Luckily, there are many ways families can crack successions, from keeping ownership tight to working out how parents can become elder statesmen. Boodles, the fifth-generation jewellery retailer controlled by the Wainwright family, did it by allowing each family member to choose whether to join the business or not and then ensuring that those who stayed had a tight control over the firm.
‘One of the failings of a family business is when the shareholder structure gets too wide and too diluted — too much like a pyramid,’ says Michael Wainwright, the firm’s managing director. He and his brother Nicholas, who serves as chairman, bought their sisters out in the late 1990s, following the example of their father, who had bought his sisters out in the 1970s.
Wainwright adds that it is also important that each person joining the business has the same values and work ethic. The family will face new challenges in the next years, as one of the brothers’ nephews, James Amos, works as marketing director but doesn’t own company shares. Wainwright says they are implementing corporate governance. ‘We have only just started having a more structured system of board meetings in the last three or four months, which is helping communication hugely,’ he says.
Once you have convinced your parents that an early succession is good for the business, you need to focus on what role they are going to have once you are in charge. You could suggest they perhaps move on to a different position at the family business, more symbolic than managerial. ‘The key is for the matriarch or patriarch to have a role to retire to and look forward to. For example, they could take the role of the head of the family council or they could move from being CEO of the business to being the non-executive chairman,’ suggests Maya Prabhu, managing director of the Coutts Institute.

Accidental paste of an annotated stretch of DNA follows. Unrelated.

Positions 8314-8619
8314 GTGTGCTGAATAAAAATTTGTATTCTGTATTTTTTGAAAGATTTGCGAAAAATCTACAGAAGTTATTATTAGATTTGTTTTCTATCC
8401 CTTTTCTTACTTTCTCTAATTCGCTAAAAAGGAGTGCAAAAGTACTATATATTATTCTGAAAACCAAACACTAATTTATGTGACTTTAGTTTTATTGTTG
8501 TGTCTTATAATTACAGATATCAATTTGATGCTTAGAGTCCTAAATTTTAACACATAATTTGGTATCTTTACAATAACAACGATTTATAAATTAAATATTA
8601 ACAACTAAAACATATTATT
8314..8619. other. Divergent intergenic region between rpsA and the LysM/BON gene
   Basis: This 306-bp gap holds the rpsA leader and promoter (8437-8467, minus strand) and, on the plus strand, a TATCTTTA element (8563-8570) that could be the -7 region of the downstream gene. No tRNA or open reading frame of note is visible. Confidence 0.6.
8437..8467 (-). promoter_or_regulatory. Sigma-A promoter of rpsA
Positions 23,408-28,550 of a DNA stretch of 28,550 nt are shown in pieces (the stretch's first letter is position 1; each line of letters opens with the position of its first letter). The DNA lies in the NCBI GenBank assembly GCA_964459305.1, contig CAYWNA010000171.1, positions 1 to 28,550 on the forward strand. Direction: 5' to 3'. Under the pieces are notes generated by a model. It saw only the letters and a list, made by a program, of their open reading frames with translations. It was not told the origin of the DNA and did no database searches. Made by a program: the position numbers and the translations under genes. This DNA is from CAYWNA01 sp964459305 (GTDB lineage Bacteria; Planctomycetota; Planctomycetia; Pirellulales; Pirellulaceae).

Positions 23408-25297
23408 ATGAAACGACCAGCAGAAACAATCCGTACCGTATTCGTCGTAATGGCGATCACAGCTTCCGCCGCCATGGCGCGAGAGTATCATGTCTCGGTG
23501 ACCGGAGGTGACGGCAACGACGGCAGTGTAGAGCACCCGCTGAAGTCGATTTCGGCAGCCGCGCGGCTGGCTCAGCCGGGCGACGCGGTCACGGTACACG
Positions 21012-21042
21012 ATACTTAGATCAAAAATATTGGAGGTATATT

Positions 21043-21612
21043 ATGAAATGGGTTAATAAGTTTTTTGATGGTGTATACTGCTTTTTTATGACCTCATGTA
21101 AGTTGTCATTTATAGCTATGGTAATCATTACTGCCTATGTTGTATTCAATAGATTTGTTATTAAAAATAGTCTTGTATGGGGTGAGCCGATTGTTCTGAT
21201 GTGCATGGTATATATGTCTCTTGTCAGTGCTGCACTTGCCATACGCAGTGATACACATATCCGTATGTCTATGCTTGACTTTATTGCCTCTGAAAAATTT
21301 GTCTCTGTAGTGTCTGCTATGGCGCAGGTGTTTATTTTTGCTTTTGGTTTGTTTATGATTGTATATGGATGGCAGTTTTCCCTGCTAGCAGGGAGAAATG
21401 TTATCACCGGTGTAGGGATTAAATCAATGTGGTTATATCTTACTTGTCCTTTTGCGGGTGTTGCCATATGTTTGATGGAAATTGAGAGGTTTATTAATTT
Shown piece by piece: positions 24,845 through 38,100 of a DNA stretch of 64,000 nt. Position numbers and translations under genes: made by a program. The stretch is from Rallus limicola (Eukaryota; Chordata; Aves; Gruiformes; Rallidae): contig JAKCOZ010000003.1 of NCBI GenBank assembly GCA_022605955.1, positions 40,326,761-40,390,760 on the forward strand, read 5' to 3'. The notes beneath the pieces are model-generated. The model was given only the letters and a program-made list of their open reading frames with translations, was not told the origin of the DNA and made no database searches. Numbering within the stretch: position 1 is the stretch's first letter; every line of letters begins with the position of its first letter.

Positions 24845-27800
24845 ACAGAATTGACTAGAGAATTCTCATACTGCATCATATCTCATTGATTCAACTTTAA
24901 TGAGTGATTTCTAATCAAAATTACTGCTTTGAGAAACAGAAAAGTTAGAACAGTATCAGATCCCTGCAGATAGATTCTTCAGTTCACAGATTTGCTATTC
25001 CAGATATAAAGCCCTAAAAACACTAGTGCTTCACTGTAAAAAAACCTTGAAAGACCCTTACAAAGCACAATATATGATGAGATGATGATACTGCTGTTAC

‘Some European families have successfully done this — the CEO becomes part of a body called the council of the elders and their role is to mentor the young talent from the family coming into the business, which is a very important role. That way, they are able to really provide continuity and stability and the generations coming up benefit from everything they have learnt but at the same time bring in new ideas to grow and develop the business.’
In Germany this is often the function of supervisory boards, whose members aren’t involved in the day-to-day management of the business but oversee the work of the company’s CEO and board of directors. An example is the Eberspächer Group, which produces air conditioning and heating systems for cars. The company was headed by fourth-generation Günter Baumann until 2006, when he became the chairman of the supervisory board, allowing fifth-generation Heinrich Baumann and Martin Peters to take leadership of the firm.
‘What’s really helpful for family business leaders near the end of their career is to get them to think about what they are retiring to, rather than focusing on what they are retiring from,’ says David Ransburg. And if a supervisory role doesn’t appeal to them, it’s time to find them a new hobby. Ever heard of fly-fishing, daddy?
Illustration by Cameron Law